Dust Collection and Static Electricity

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Forum topic by GreaseMonkey2275 posted 05-17-2015 05:38 PM 1658 views 0 times favorited 8 replies Add to Favorites Watch
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106 posts in 1180 days

05-17-2015 05:38 PM

Topic tags/keywords: dust collector dust collection shopvac tablesaw static electricity question

Since some of you have read my blogs you know that I am new to LJ but I have been a self-taught woodworker for twenty plus years now. Recently I purchased a 3/4 HP Jet Dust Collector for a steal off of CL and considering its size, it fits into my corner of the garage a lot better than some of the others I have seen or could afford. As I was finishing up the dust collector connection for my table saw last night I started thinking about this whole static electricity thing. I have been shocked several times by my shopvac over the years but as I step into the next class of dust collection I realized that I am moving more product at a higher rate of speed thus creating more static electricity. While I was shopping for components to hook up to my newly acquired DC I noticed that the clear 4-inch flexible hose I got on clearance from Woodcraft was reinforced with wire. I know that there are kits out there to spiral wire around the hose but why can’t the wire that reinforces the hose serve the same purpose? Last night I put a butt connector on the end that attaches to the DC and as soon as I pick up an alligator clip I am going to solder a piece of wire onto the tool end of the hose with enough length to clip it onto whatever piece of equipment I am using. I guess my question in all of this is, will this suffice for solving the static electricity issue?

-- Jake

8 replies so far

View WhyMe's profile


1025 posts in 1587 days

#1 posted 05-17-2015 08:43 PM

My understanding is the static electrons collect on the surfaces of the hose and the internal wire is insulated and won’t discharge them. That’s why the ground kits have the wire exposed running inside the hose or wrapped on the outside of the hose.

View COBOB's profile


3 posts in 1272 days

#2 posted 05-18-2015 11:49 AM

I had a static problem with the spiral wound hose coming off of my CNC. Very low humidity here in Colorado. I jumpered from the hose to the frame of my dust collector and the problem went away. It worked for me.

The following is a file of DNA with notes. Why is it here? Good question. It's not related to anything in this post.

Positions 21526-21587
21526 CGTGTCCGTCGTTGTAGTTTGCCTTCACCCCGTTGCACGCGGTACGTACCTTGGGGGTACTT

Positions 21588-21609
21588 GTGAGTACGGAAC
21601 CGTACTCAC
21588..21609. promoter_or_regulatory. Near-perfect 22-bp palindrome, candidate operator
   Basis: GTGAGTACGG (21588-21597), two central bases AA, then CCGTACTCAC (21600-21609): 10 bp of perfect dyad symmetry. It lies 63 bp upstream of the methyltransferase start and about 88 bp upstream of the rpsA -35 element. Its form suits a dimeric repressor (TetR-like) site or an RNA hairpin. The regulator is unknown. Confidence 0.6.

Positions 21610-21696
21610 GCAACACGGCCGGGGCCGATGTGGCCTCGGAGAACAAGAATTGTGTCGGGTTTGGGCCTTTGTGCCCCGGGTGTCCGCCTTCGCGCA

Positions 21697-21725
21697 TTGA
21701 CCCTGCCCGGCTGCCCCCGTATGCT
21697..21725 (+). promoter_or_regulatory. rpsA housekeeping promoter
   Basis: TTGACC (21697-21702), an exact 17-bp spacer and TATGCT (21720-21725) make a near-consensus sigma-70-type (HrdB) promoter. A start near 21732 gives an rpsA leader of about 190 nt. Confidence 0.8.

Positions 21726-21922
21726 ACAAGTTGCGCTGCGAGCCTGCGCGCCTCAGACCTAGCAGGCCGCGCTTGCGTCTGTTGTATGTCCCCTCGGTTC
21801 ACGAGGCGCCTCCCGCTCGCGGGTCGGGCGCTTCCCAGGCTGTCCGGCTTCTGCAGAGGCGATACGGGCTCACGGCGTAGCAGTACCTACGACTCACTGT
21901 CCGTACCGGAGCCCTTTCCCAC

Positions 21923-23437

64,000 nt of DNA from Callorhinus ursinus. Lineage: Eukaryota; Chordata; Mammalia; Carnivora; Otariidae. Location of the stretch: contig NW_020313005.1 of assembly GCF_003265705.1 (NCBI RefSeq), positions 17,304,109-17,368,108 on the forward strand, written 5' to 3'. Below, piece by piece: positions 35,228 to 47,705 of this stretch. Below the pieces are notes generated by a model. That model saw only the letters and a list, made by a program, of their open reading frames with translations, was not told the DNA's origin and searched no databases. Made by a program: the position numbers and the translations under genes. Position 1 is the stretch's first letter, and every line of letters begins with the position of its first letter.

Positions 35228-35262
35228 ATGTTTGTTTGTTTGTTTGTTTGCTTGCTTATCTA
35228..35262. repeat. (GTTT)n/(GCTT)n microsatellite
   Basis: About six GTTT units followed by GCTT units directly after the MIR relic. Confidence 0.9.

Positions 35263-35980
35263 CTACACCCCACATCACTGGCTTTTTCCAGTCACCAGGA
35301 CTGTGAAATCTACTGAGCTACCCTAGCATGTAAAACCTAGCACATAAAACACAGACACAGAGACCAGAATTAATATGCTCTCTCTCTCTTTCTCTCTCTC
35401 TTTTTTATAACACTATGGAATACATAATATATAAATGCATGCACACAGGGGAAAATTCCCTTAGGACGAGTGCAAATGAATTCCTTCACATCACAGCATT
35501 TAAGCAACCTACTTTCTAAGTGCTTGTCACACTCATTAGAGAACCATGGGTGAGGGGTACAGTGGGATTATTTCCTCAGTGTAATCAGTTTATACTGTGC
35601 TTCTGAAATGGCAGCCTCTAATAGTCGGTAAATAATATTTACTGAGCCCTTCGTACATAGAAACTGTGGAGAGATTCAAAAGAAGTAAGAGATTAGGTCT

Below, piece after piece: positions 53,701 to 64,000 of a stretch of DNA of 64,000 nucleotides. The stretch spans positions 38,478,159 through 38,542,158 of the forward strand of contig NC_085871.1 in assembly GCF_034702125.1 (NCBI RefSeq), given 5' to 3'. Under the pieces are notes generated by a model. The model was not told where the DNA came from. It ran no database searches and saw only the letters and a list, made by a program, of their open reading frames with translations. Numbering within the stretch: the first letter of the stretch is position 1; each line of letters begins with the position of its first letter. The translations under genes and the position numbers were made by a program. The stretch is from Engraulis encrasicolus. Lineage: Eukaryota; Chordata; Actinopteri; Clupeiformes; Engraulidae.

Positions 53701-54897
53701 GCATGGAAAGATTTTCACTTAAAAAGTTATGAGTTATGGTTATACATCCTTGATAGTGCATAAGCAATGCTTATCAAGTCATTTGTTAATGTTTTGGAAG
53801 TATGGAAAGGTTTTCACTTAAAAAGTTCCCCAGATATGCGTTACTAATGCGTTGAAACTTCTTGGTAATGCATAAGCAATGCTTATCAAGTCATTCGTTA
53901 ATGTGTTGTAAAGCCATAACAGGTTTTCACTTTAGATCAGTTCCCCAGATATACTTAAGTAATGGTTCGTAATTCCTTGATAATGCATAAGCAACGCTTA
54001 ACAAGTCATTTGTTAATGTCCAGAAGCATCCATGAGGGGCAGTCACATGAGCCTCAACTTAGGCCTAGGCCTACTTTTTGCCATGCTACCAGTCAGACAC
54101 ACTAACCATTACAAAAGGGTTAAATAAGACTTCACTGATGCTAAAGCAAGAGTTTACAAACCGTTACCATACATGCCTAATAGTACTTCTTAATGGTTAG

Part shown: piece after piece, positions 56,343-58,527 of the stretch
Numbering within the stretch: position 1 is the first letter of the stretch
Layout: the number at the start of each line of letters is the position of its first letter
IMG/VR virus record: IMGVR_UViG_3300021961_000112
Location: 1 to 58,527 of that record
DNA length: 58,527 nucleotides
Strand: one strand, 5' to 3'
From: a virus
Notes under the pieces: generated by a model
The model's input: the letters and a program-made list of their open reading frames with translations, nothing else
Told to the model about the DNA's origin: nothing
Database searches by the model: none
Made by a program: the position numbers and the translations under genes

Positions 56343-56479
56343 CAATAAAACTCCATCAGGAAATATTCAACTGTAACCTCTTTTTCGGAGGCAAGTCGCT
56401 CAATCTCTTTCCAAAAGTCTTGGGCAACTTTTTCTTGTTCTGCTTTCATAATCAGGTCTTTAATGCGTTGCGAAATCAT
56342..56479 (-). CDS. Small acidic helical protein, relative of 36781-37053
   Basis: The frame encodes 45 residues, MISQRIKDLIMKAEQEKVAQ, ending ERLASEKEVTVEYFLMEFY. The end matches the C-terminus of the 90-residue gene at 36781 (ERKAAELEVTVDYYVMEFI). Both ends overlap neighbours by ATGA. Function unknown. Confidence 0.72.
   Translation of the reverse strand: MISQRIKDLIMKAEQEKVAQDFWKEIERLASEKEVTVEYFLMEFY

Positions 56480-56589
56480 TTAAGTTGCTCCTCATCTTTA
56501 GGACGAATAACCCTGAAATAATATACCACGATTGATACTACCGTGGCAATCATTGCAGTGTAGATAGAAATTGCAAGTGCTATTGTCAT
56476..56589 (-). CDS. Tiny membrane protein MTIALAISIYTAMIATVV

View derrickparks57's profile


129 posts in 1898 days

#3 posted 05-18-2015 02:22 PM

My dad had a problem with his DC after he set it up. Every time he used the tablesaw it would shock the demons out of him. Turns out he had his copper ground wire wrapped around the DC hose and grounded at the DC housing, but also had it connected to the tablesaw, thus creating a complete circuit. So just connect the grounding wire to your DC and leave the other end free, and you’ll be fine.

-- Derrick, Florida, DP Woodwerks

View BroncoBrian's profile


545 posts in 1985 days

#4 posted 05-18-2015 02:28 PM

I have been wondering about this. The biggest culprit for me is the planer. It crackles a lot when running until I touch it and discharge it on me. I feel like Bob and Doug taking turns with shock therapy.

How much does an antistatic hose help? They are more expensive, but do lengths of that hose solve most of this problem?

Take off, eh

-- I think foosball is a combination of soccer and shish kabobs.

View GreaseMonkey2275's profile


106 posts in 1180 days

#5 posted 05-18-2015 02:51 PM

Derrick & BroncoBrian,

So far I have not had any static problems that I could tell since I grounded the DC portion of the hose to the DC. I also ran a small jumper wire from the tool end of the hose to my table saw and didn’t have any problems. I might take the jumper wire off and see what that does. Amazingly enough I did not notice any “crackling” when I ran my planer with the DC on it but I do know that I sent a ton of chips into the impeller and I really wasn’t a big fan of that. I was wondering the same thing about the anti-static hoses but I couldn’t pass up the deal I had found for my existing hose from Woodcraft. After fiddling with taking the hose on and off I am definitely going to pick up some sort of quick-disconnect style handle!

-- Jake

View OSU55's profile


1701 posts in 2016 days

#6 posted 05-18-2015 03:14 PM

Originally I used a 4” all plastic flex hose from machines to the DC. When running my planer I would get close to the hose and get zapped all the time. Other machines weren’t an issue since I didn’t get close to the hose while chips traveled through. I changed to the steel wire reinforced flex duct and connected the wire to the ground for the DC in the switch box. No noticeable static now.

View derrickparks57's profile


129 posts in 1898 days

#7 posted 05-18-2015 05:34 PM

I should have noted also that my Dads setup uses mostly PVC pipe with just short runs of flexible hose to the machines. He just wrapped bare copper around the outside of the pipe with it attached to a screw on the DC.

My dust collector is the floor of my shop. lol

-- Derrick, Florida, DP Woodwerks

View GreaseMonkey2275's profile


106 posts in 1180 days

#8 posted 05-18-2015 09:45 PM


I’ve used the floor of my shop for dust collection for years but after upgrading, I can honestly say that I enjoy the electric dust collector more!

-- Jake

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